In my previous article, I gave you a brief introduction to Okta workflows, in order to arouse your curiosity as to the potential of this tool. On the face of it, if you’re here, that’s the case (if you’ve seen the light and gone in, that’s good too!).
Today, I’m going to take the presentation of workflows a step further, and tell you about the many features I haven’t mentioned before. The subject will be function cards, and the possibilities they offer in addition to application cards.
Say again, what are cards in Okta workflows ?
The cards in the applications section enable you to chain actions involving either an Okta tenant or a third-party application, by means of a connection (existing or custom connector), if you remember. Here are a few examples: adding an Okta user to a group, assigning an application to him/her, sending an e-mail via Gmail, creating a query in Jira, etc.
Still with me ? Ok, now, let’s talk about functions cards !
Function cards offer a wide range of operations, divided into four sections: logic, manipulation, elements and advanced.
They can be used for branching, error handling and to influence the execution of a flow. A simple branching example is that you can use conditions to determine the sequence of actions to be executed: if the defined value can be found in such and such data, then the workflow will continue with a sequence of actions, leaving aside the other branches. Or decide that the workflow will only continue to act if a condition is met.
Unsurprisingly, the error functions relate to error management, so I won’t go into detail here. The flow control functions, on the other hand, are designed to manage workflow execution, allowing you to pause it, call another workflow to retrieve data (synchronously or asynchronously), or terminate the flow and return data.
Do you have different use cases depending on certain user attributes or permissions? That’s where branching and conditions come in. All in all, there are a large number of comparison functions, similar to those used in conventional development..
These are all the functions that enable you to process data in an initial state, to transform it, reduce it, extend it, change its format… I could spend a day describing all the possibilities, so numerous are they. There’s Boolean, datetime, number, text, object, list (array) and even file manipulation.
Let’s take a concrete example. Following an API call, you retrieve an array of users who belong to a group. You need to retrieve all the user Id’s, and then put them in an array on which you’ll run another workflow that will modify an attribute of the user’s profile.
The solution is provided by a function card, with the “Pluck” function, which creates a new array from the result, but using only a specific value. Here, we’ll choose the Users array, for which we’ll request the key ID, and that’s it.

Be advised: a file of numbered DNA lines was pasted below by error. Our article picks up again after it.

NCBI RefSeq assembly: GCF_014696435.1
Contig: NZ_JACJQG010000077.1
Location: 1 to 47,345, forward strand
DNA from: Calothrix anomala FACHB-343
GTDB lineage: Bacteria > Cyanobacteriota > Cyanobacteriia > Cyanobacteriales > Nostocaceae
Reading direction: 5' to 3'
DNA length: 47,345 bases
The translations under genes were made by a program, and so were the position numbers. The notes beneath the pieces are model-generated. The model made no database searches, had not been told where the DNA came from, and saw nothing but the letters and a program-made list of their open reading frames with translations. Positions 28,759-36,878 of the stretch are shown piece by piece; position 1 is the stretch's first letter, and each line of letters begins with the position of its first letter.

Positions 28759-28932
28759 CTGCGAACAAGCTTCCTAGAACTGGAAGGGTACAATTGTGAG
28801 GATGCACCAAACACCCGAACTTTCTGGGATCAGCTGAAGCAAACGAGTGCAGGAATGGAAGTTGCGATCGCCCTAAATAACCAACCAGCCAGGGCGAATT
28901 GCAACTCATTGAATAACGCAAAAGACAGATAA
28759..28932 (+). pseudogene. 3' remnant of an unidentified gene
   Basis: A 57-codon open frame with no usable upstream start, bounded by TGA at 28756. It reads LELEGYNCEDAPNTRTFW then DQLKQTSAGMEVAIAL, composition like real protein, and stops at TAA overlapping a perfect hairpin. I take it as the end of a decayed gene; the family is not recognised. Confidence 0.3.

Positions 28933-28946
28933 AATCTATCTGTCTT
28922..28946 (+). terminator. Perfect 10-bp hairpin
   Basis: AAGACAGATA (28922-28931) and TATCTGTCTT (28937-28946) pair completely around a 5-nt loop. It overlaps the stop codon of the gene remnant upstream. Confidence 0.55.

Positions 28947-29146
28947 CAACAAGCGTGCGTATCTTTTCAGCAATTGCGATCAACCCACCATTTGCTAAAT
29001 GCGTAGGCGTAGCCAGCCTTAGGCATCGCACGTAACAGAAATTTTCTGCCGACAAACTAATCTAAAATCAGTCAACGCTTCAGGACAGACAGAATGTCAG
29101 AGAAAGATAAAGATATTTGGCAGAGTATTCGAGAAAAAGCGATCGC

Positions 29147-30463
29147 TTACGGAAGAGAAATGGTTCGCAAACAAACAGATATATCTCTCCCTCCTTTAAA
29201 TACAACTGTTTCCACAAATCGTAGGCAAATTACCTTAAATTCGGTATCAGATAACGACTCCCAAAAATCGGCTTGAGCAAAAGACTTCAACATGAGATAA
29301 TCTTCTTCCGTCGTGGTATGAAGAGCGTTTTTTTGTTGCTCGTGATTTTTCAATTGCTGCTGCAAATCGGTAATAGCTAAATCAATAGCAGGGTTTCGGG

But how is the second workflow launched? Well, it’s a “helper flow”: it’s called by the first workflow, and when it’s called, we pass it the data it needs in the execution context.
Second concrete example, less long (I promise!): you want to make an API call to Google, but you need to pass a JSON object in the request body that depends on the composition of a received Id Token. You retrieve the token, decode it since it’s a JWT with the “Decode” card, and then you can build a JSON object body from the values you want, which you’ll then send in an API call.
They can be used to export flows and workflow folders as JSON files, or to create and manipulate csv tables. I don’t think it’s necessary to illustrate these functions with an example; they speak for themselves.
They mainly concern format management: URL, JSON, JWT, XML, encryption. You’ll also find here cards for making API calls that don’t require an existing third-party connector. Note that the “Raw Request” card gives you total freedom of control over an API call: you define the headers, method, content, destination url, and a query if required.
You can visualize the overall flow by clicking on “flow chart”, which shows you a diagram of the execution.
In terms of the big picture, the existing flows overview also shows you the types of card used.
More recently, Okta has added new features to facilitate workflow management.
But, wait ! There’s more to it !
Okta Workflows also provides you with templates! Because certain use cases are clearly common to many customers, they’ve provided you with examples of workflows.
You want more info, watch a demo ?
Here it is !
Workflows, as you’ll have gathered, have incredible potential in that they provide you with a range of actions and functions that enable you to automate, maintain and modify a sequence of actions at will, through a low-code interface.
While managing API calling cards requires some knowledge and skills on the subject, it’s logic that you’ll need to implement your workflows.
As a reminder, if you take out an Okta Workforce Identity Cloud offer, you’ll always have five workflows at your disposal, free of charge.
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